*Eleven is not affiliated with, or sponsored or endorsed by, the owners of the Fender and Deluxe Reverb names. These names are used solely to identify the classic amplifiers emulated by Eleven. References to artists and bands are for informational purposes only and do not imply endorsement or sponsorship of Eleven by any artist or band.

’66 AC Hi Boost

Based on a 1966 VOX® AC30 Top Boost*

Originally released in 1958, Vox’s AC30 went through a few design changes that would eventually define the sound of British pop/rock in the ’60s. First available by Vox as a modification mounted in the rear of the amp, the “Top Boost” circuit added an extra tube and controls for Treble and Bass. It became so popular that Vox eventually redesigned the control panel and officially added the circuit to the AC30 in 1963. It’s this version of amp with two 12-inch Celestions (also known as 15-watt Blue or Bulldog speakers due to their color and labeling) and a quartet of EL84 tubes delivering 30 watts that helped change the sound of popular music. Read More

While the Beatles are forever linked to the AC30 Top Boost, many other great bands built their sound with it, including Tom Petty and The Heartbreakers, REM, Radiohead, and U2. Armed with a Stratocaster that fed into a digital delay, the Edge’s percussive rhythm on tracks such as “Pride (In The Name of Love)” and “Where The Streets Have No Name” showcase the amp’s distinctive high-end chime and glassiness. For lead work, Brian May’s singing solo tones on such Queen classics as “Bohemian Rhapsody” and “Killer Queen” have helped make the Vox AC30 one of the most sought-after amps of all time.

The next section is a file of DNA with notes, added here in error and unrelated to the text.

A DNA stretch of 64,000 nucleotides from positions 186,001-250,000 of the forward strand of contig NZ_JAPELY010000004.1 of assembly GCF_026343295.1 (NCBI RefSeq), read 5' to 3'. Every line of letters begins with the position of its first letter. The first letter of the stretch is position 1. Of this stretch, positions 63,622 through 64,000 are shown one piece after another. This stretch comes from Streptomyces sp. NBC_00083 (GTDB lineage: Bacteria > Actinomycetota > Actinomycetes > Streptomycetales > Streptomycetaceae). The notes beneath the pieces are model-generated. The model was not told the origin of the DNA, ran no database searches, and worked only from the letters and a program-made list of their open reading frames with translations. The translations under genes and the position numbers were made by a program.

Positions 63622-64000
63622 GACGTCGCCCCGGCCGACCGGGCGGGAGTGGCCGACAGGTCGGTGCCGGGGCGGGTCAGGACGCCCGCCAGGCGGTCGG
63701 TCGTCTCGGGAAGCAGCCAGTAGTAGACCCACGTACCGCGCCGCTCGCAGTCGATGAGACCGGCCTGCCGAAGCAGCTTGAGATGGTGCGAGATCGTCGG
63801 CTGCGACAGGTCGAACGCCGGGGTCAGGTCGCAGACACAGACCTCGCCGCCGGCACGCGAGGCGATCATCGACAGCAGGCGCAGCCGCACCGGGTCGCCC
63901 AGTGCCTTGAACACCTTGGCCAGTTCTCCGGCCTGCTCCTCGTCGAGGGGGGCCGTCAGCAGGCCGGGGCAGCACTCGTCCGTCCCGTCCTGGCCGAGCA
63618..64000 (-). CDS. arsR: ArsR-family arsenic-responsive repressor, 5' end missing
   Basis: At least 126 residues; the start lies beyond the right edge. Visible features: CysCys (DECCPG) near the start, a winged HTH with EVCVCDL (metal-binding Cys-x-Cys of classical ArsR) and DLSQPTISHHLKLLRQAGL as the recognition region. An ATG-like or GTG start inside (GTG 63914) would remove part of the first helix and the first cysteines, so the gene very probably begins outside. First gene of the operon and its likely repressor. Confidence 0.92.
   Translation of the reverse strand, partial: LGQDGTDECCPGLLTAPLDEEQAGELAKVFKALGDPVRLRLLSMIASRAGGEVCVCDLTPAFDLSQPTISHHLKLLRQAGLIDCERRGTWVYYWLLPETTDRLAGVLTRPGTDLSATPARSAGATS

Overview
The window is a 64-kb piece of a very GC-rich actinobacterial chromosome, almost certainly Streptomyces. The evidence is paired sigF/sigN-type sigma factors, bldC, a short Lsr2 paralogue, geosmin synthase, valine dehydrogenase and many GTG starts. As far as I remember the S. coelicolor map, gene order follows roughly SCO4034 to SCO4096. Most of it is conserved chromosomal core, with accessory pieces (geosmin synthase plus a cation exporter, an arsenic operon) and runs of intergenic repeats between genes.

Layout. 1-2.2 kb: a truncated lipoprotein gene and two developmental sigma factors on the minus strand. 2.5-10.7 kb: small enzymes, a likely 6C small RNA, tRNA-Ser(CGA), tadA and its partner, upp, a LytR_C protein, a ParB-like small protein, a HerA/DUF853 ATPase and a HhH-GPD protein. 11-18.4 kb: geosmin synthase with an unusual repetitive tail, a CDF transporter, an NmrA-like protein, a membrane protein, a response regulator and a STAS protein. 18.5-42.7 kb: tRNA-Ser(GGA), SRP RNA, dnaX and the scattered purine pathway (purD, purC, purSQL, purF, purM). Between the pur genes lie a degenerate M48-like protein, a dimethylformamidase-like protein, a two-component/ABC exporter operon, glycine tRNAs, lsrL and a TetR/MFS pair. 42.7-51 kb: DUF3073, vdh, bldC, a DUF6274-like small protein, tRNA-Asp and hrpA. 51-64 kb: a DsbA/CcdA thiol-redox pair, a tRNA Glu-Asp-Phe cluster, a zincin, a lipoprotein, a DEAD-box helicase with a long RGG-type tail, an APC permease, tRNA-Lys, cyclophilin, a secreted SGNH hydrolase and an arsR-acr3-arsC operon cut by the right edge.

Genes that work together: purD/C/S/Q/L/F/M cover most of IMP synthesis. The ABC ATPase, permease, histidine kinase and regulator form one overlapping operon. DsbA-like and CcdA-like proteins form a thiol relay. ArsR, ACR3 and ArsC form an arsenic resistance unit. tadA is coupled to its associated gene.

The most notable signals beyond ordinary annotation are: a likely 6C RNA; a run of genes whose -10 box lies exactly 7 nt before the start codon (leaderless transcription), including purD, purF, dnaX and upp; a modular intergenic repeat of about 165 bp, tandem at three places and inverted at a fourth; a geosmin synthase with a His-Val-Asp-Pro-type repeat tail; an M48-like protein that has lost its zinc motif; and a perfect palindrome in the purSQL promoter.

For our model, we’ve “jumped” the Normal and Brilliant channels. Tremolo and Cut (presence) are active on both channels. However, just like the original, the Treble and Bass controls are only part of the Brilliant channel, and have no effect on the Normal channel.

* Eleven is not affiliated with, or sponsored or endorsed by, the owners of the Vox, AC30, and Celestion names. These names are used solely to identify the classic amplifiers and loudspeakers emulated by Eleven. References to artists and bands are for informational purposes only and do not imply endorsement or sponsorship of Eleven by any artist or band.

'67 Black Duo

Based on a 1967 Fender® Twin Reverb®*

Without a doubt, Fender’s blackface-era Twin Reverb is considered one of the greatest combo amps ever made. With two 12-inch Jensen speakers and a quartet of 6L6 tubes pushing 80 watts, no concert stage was complete without one. During the ’60s and ’70s, nearly every pro guitar player in every genre of music used a Fender Twin Reverb, from BB King and the Beatles (used on The White Album) to John Fogerty, David Gilmour, and Carlos Santana. It was during the recording of Santana’s 1970 Abraxas record that he used his ’61 Gibson SG and Fender Twin Reverb to track his classic instrumental ballad “Samba Pa Ti.” Read More